At levis ille deus, cui semper ad ulciscendum

was to Cicero the earmark of this style. The Ciris has it less often than Catullus. Being somewhat unjustly criticized as an artifice it was usually avoided in the Aeneid. There are more harsh elisions in the Ciris than in the poet's later work, reminding one again of Catullan technique. In his use of caesuras Vergil in the Ciris resembles Catullus: both to a certain extent distrust the trochaic pause. Its yielding quality, however, brought it back into more favor in various emotional passages of the Aeneid; but there it is carefully modified by the introduction of masculine stops before and after, a nuance which is hardly sought after in the Ciris or in Catullus. Finally, the sentence structure has not yet attained the malleability of a later day. While the Ciris, like the Peleus and Thetis, is over-free with involved and parenthetical sentences, it has on the whole fewer run-over lines so that indeed the frequent coincidence of sense pauses and verse endings almost borders on monotony.

[Footnote 2: See especially Skutsch, Aus Vergils Frühzeit, p. 74; Drachmann, Hermes, 1908, p. 412 ff.; L.G. Eldridge, Num. Culex et Ciris, etc. Giessen, 1914; Rand, Harvard Studies, XXX, p. 150. The introduction which was written last is more reminiscent of Lucretius. On the question of authenticity, see Drachmann, loc. cit. Vollmer, Sitz. Bayer. Akad. 1907, 335, and Vergil's Apprenticeship, Class. Phil. 1920, p. 103.]

These are but a few of the minor details that show Vergil in his youth a close reader of Catullus, and doubtless of Calvus, Cinna and Cornificius, who employed the same methods. It was from this group, not from Homer or Ennius, that Vergil learned his verse-technique. The exquisite finish of the Aeneid was the product of this technique meticulously reworked to the demands of an exacting poetic taste.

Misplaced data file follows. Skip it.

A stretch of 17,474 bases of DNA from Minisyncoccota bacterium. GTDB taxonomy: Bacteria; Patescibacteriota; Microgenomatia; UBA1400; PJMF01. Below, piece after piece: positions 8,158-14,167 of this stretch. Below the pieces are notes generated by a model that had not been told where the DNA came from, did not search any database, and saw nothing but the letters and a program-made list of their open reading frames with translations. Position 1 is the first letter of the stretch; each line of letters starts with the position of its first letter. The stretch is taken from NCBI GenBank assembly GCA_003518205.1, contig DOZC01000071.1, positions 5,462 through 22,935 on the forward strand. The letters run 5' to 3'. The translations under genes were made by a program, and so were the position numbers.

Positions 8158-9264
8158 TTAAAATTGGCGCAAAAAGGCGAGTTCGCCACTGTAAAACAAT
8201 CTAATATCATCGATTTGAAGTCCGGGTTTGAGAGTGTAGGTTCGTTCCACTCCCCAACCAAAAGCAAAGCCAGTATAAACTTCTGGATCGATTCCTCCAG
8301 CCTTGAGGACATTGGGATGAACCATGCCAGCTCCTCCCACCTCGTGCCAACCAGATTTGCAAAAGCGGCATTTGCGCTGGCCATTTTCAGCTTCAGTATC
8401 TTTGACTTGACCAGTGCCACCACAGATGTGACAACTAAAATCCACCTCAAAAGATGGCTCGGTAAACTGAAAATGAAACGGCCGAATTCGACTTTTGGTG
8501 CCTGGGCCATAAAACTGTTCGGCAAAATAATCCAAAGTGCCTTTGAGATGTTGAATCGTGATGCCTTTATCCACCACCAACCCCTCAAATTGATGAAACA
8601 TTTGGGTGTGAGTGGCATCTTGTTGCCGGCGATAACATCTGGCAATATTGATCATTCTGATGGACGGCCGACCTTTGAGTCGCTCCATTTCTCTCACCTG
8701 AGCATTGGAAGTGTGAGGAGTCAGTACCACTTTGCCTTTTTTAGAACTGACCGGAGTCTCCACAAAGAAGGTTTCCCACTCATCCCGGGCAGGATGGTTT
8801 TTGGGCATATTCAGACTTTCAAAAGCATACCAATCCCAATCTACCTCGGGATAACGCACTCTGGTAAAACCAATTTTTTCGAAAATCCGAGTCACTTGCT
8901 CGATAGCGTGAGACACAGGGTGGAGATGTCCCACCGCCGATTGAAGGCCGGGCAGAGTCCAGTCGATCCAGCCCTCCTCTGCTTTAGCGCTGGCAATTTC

The Ciris gave Vergil his first lesson in serious poetic composition, and no task could have been set of more immediate value for the training of Rome's epic poet. In a national epic classical objectivity could not suffice for a people that had grown so self-conscious. Epic poetry must become more subjective at Rome or perish. To be sure the vices of the episodic style must be pruned away, and they were, mercilessly. The Aeneid has none of the meretricious involutions of plot, none of the puzzling half-uttered allusions to essential facts, none of the teasing interruptions of the neoteric story book. The poet also learned to avoid the danger of stressing trivial and impertinent pathos, and he rejected the elegancies of style that threatened to lead to preciosity. What he kept, however, was of permanent value. The new poetry, which had emerged from a society that was deeply interested in science, had taught Vergil to observe the details of nature with accuracy and an appreciation of their beauty. It had also taught him that in an age of sophistication the poet should not hide his personality wholly behind the veil. There is a pleasing self-consciousness in the poet's reflections-never too obtrusive-that reminds one of Catullus. It implies that poetry is recognized in its great role of a criticism of life. But most of all there is revealed in the Ciris an epic poet's first timid probing into the depths of human emotions, a striving to understand the riddles behind the impulsive body. One sees why Dido is not, like Apollonius' Medea, simply driven to passion by. Cupid's arrow-the naive Greek equivalent of the medieval love-philter-why Pallas' body is not merely laid on the funeral pyre with the traditional wailing, why Turnus does not meet his foe with an Homeric boast. That Vergil has penetrated a richer vein of sentiment, that he has learned to regard passion as something more than an accident, to sacrifice mere logic of form for fragments of vital emotion and flashes of new scenery, and finally that he enriched the Latin vocabulary with fecund words are in no small measure the effect of his early intensive work on the Ciris under the tutelage of Catullus.